Biggest Boxing Mismatch
The Boston Massacre, 1953
In 1953, Jimmy Carter was the Lightweight Champion of the World and one of the most exciting fighters in boxing. Then came Tommy Collins, a young, up-and-coming fighter from Medford, Massachusetts. Fresh off wins over top lightweight contenders Willie Pep and Lauro Salas, Collins was ready to challenge Carter for the lightweight championship belt.
The match took place on April 24, 1953, at Boston Garden. In front of his hometown crowd, Collins was confident coming into the fight. However, from the clang of the opening bell it was evident that Collins was highly overmatched by the champion Jimmy Carter. Carter was stronger and faster, and overwhelmed Collins with devastating flurries. Collins was dropped six times in the third round, while referee Tommy Rawson ignored shouts from the crowd telling him to stop the fight. Unexpectedly, Collins' corner allowed him to go back into the ring, despite continuing pleas from the crowd. Collins was dropped three more times in the fourth—with his left eye closed and his nose profusely bleeding—and the fight was finally stopped by Rawson.
The hometown kid Tommy Collins was floored a total of 9 times in the bout, earning it the nickname, The Boston Massacre. Referee Tommy Rawson was publicly criticized for not stopping the fight promptly, allowing Collins to take unnecessary punishment. Rawson explained to the media that he believed that Collins was "ok" and could have potentially won the fight, even after suffering 8 knockdowns. Rawson defended why he didn't stop the fight in the April 26, 1953 Boston Globe:
"Because Collins' record proves that he recuperates amazingly fast. Jake LaMotta, for instance, can take terrific punishment and win a fight. Some boxers do, some don't. But Collins does. He was practically out on his feet the night he made the sudden comeback and knocked out Willie Pep." Rawson was asked if Collins had given any indication of diminished mental capacity, and he stated, "No he didn't. In fact he stood up and was pushing me away as I wiped his gloves. He was clear-eyed and he kept looking over Carter and pushing me. I could feel the tension in his arms and I knew he was all right."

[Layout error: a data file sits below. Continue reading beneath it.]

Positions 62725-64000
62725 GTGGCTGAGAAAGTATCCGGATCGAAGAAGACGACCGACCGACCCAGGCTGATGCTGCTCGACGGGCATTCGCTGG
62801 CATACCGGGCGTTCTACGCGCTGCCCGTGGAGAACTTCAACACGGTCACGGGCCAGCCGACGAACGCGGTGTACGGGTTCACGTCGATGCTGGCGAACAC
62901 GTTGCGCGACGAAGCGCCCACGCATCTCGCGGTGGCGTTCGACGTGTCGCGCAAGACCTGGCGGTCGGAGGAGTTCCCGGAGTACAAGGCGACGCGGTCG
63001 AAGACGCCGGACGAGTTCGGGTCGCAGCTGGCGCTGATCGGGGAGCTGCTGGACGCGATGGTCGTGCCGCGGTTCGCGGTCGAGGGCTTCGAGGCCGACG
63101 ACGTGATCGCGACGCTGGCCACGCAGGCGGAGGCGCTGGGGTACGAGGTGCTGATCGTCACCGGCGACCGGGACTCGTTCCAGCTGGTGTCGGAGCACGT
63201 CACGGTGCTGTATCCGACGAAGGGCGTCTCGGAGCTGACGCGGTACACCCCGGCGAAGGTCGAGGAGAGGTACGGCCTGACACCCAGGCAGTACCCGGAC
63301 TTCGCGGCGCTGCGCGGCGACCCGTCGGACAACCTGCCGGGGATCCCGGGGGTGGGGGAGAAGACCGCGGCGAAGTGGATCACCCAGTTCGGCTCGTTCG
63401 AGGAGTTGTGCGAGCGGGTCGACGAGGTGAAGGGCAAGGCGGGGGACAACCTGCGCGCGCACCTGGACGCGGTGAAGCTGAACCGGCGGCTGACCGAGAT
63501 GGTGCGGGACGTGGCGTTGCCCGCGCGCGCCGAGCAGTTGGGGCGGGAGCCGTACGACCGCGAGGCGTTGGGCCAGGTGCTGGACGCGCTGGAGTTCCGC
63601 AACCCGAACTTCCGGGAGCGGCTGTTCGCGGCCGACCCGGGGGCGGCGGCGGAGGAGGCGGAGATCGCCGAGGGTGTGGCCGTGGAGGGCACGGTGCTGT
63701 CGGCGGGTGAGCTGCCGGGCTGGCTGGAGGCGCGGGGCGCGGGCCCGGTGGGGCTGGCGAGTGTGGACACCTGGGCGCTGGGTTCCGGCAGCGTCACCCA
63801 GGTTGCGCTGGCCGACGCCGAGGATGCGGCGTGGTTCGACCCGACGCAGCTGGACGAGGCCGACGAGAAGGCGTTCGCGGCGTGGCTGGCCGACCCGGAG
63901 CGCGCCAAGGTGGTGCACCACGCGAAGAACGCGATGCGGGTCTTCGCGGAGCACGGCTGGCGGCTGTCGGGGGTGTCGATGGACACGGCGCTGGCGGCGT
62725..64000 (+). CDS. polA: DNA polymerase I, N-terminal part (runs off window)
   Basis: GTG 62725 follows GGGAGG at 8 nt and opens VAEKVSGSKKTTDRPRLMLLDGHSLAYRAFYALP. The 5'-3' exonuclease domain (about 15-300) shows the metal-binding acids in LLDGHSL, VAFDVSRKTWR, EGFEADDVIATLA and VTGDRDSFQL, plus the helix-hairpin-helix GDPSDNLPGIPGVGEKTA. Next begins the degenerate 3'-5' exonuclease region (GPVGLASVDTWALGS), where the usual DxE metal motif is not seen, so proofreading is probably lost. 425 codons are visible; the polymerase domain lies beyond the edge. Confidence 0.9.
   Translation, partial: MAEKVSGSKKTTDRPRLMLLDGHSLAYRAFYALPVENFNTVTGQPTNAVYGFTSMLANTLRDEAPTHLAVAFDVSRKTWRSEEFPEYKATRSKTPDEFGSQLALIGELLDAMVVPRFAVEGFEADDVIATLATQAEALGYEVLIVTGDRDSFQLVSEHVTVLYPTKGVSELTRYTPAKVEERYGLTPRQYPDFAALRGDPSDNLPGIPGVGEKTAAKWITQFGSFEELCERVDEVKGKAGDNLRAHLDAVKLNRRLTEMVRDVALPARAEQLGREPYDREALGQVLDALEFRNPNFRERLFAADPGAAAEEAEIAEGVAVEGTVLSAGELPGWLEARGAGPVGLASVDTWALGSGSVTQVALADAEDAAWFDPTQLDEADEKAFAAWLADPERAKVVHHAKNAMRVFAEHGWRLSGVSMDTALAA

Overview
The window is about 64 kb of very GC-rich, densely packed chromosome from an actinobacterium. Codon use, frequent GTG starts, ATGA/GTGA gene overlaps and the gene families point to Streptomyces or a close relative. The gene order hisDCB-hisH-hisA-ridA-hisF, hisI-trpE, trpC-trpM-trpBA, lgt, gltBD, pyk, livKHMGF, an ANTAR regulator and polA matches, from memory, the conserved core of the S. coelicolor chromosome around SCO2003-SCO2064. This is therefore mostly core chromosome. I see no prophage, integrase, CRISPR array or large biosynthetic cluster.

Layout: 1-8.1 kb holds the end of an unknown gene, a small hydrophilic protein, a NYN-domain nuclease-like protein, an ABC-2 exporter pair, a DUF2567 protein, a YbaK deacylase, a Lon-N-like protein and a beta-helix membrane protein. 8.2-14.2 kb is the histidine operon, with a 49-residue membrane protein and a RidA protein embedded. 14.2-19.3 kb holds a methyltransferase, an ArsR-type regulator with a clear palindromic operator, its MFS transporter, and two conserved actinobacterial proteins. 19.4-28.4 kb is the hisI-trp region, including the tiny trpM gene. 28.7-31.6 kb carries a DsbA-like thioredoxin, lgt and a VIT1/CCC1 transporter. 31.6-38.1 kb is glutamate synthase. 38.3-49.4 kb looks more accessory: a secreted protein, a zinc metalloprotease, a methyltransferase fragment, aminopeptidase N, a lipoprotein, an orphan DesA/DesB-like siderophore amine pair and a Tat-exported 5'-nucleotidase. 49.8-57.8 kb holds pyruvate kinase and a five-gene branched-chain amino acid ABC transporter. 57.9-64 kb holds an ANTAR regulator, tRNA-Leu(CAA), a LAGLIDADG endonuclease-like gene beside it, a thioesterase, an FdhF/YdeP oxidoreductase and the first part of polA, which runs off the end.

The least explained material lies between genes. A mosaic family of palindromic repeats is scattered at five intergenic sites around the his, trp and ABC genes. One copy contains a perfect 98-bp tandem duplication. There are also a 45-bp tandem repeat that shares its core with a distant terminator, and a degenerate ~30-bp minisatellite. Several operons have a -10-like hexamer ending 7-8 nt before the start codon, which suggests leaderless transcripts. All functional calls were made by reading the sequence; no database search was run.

Rawson didn't believe it to be a "massacre" and said, "The most concern I felt was on Saturday morning [the next day] when my phone started to ring. The calls I was getting got me worried and I jumped into my car and drove directly to Collins' home. I expected to find him in a stretcher." Rawson said he was like a "Spring robin" and asked the boxer if he should have stopped the fight sooner. Collins replied "I'd have hit you with a baseball bat if you had. I'd never spoken to you again. This was for the championship of the world and I had a chance as long as I could throw a punch."
Jimmy Carter went on to have a long career and retired as a 3-time Lightweight Champion. Tommy Collins had only 5 more professional fights after The Boston Massacre match before calling it a career. He never fought for the Lightweight title again. For many years Collins was a hometown hero, having faced four world champions in a 13 month period, and retiring with a 60-12 record with 43 knockouts.